Hawaii honeymoon

Embracing Easy with Just-Eat.ca

I’ve now been back at work for a month, and just about everyone I know has asked me how it’s going. The truth: It’s going pretty well. I’m enjoying using my brain in a different way again (and am pretty happy about having a Starbucks in the building too).

The other truth: Life is kind of overwhelming. No one told me being a working mom of two is infinitely harder than being a working mom of one, and I think I underestimated the logistical crunch having two kids would bring to my working life.

I think I’ve found a groove for the busy mornings, though of course now that winter has decided to come to Calgary I have to build frost- and snow-removal time into my routine. It’s the evenings that are tough.

My commute is 45 minutes each way, and I work until 5 p.m. Ethan is usually approaching meltdown stage by 6 p.m., which gives me a very small window to get home and have dinner before transitioning into baby-sleep-whisperer mode. (As we all know, tired babies do not necessarily easily transition into sleeping babies.) Then I still have to do dishes (Rich cooks) and tidy and walk the dog and ignore the unfolded laundry and so on before attempting to get to bed at a reasonable hour so I can do it all again the next day.

I won’t lie. I’m tired and most nights my brain is ready to explode.

Chinese food takeoutSo…I’ll happily take any efficiency tips you care to share and in trade I’ll offer you one of mine: I’ve recently been introduced to Just-Eat.ca and I think it’s absolutely brilliant.

On weeknights Rich has been fantastic at getting dinner ready in time to feed Ethan before he totally loses it and so I can eat before my second shift (as it were), but there are some nights we just don’t have our dinner ducks in a row. And when it makes life easier we don’t hesitate to order in.

We get a little sick of pizza though, so Just-Eat.ca has been a great solution. Enter your postal code on the site and it will show you the places that will deliver food to your area at that time (and if they’re not open then but will be for dinner, you can preorder). All the menu items are listed so you can add them to your order with one click, and you can add a tip for the driver as well.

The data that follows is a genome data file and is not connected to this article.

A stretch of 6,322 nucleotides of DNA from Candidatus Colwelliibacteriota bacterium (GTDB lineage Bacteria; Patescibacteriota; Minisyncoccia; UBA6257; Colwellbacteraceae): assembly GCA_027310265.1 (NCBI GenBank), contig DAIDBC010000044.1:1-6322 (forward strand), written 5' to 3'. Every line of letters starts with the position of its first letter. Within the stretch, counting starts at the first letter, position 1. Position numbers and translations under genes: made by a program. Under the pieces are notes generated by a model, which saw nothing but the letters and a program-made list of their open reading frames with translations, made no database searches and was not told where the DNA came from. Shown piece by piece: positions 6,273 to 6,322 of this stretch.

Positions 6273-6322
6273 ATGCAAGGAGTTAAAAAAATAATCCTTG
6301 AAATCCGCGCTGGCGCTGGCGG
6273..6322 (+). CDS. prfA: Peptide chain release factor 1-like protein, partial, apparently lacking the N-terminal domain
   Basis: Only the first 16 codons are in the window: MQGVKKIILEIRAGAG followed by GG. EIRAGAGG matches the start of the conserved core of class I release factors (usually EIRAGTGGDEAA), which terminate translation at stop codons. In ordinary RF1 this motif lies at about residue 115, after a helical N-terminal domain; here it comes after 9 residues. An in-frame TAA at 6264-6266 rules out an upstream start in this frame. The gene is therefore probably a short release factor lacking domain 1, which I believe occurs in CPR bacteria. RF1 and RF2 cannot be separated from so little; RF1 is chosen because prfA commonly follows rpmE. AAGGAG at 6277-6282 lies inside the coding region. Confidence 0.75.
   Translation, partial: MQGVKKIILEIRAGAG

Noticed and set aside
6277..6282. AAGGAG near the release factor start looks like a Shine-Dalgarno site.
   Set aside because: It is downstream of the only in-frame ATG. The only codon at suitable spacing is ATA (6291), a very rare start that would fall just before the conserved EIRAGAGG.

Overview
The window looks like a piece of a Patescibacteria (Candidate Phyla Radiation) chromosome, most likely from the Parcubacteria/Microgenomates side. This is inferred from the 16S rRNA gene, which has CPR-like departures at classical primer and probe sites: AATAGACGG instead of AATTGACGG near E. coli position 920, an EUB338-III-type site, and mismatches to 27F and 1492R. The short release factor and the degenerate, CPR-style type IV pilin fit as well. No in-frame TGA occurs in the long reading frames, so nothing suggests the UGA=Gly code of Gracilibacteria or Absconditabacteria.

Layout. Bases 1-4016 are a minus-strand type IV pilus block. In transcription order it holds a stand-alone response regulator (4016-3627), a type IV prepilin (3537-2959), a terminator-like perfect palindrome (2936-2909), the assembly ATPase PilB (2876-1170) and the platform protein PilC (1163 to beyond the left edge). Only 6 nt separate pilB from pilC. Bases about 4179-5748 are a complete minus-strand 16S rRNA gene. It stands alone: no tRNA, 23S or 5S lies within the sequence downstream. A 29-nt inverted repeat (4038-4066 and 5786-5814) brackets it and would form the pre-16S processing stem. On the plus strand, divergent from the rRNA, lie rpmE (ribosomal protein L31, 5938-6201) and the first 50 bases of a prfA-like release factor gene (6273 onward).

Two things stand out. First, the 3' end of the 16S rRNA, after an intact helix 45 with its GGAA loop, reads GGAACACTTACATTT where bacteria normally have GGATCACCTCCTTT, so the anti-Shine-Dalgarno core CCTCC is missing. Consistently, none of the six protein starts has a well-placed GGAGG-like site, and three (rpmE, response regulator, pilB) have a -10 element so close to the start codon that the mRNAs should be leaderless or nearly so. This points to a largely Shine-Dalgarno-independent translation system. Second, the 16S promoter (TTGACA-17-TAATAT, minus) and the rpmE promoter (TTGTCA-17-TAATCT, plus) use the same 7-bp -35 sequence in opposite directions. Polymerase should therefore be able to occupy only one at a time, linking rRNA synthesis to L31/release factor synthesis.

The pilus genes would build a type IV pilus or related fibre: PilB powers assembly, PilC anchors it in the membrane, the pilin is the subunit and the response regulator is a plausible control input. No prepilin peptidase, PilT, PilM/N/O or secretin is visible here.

The first time I looked at the site I got lost in all the possibilities. With Thai food, Mexican, Italian, Indian, and more, it was easy to break out of our pizza rut. In the end we ordered Chinese food on a busy Wednesday, which is the night I’m on the hook for all the evening stuff because Rich goes to an art house event.

Italian takeoutEmbracing the easy way to take care of a weeknight dinner saved a little bit of my sanity (and bonus – no dishes!), so we tried ordering in on a Sunday as well. Rich was working (he’s getting into freelance illustration work, which is very cool and which I will share more about another time) so I’ve been doing kid and dog and laundry and grocery and dinner duty (on top of trying to get a run in now and then and still blog and do other freelance writing) and some Sundays the last thing I feel like doing is getting dinner ready while I’m trying to prepare for the week ahead. On this particular Sunday we ordered Italian (and discovered a place we hadn’t tried that serves zucchini sticks, which are a sentimental favourite for me). It was delivered exactly when we had asked for it and for a reasonable price fed the four of us with a good amount of leftovers for lunches (another bonus).

Telling you all this – with my good job and a husband who stays at home and family in town who support us – feels a little first-world-problemish. But you know what? Life is busy and it’s never going to get simpler if we don’t embrace the things that can make it easier. So I say lean in to ordering in. Your sanity is worth it.

 

This post was generously sponsored by Just-Eat.ca, but the opinions and images are my own. For more information, including ordering information for Vancouver, Calgary, Edmonton, Toronto, Waterloo, Kitchener, Guelph, Ottawa, London, Montreal, visit www.just-eat.ca. (There’s also an app.)

On High Standards and Hating Myself

A couple of years ago I wrote a post for Just.Be.Enough with this title.  It sounds sensational, but it pretty much summed up much of my experience with PPD.

Motherhood is hard enough without the movie-perfect baby and the Mommy Wars, but when we add those things in and still believe we should be able — effortlessly, flawlessly, and with a smile — to live up to our own high standards for motherhood, we’re pretty much doomed from the start. I was anyway.

In any case, I reflected on that in my post, which I’m thrilled to have had published on Mamalode. Come and reflect with me, won’t you?

First Day of Kindergarten

Connor had kindergarten orientation yesterday, just half an hour with three other kids. Parents stayed, they did a scavenger hunt to learn about their classroom, and his teacher gave the parents a gift – a Kleenex (to dry our tears) and a tea bag (to have a calm cup of tea after dropping them off for their first day), along with a lovely note about entrusting our kids to her for the year.

Connor loved it. He was excited about school and he really likes his teacher.

Today was the first official day – the day he got dropped off and changed his shoes and then hung his own backpack and sweater on his hook. The day he went to sit at his desk, in a group with three other kids, and got to see what school will be like for the coming year.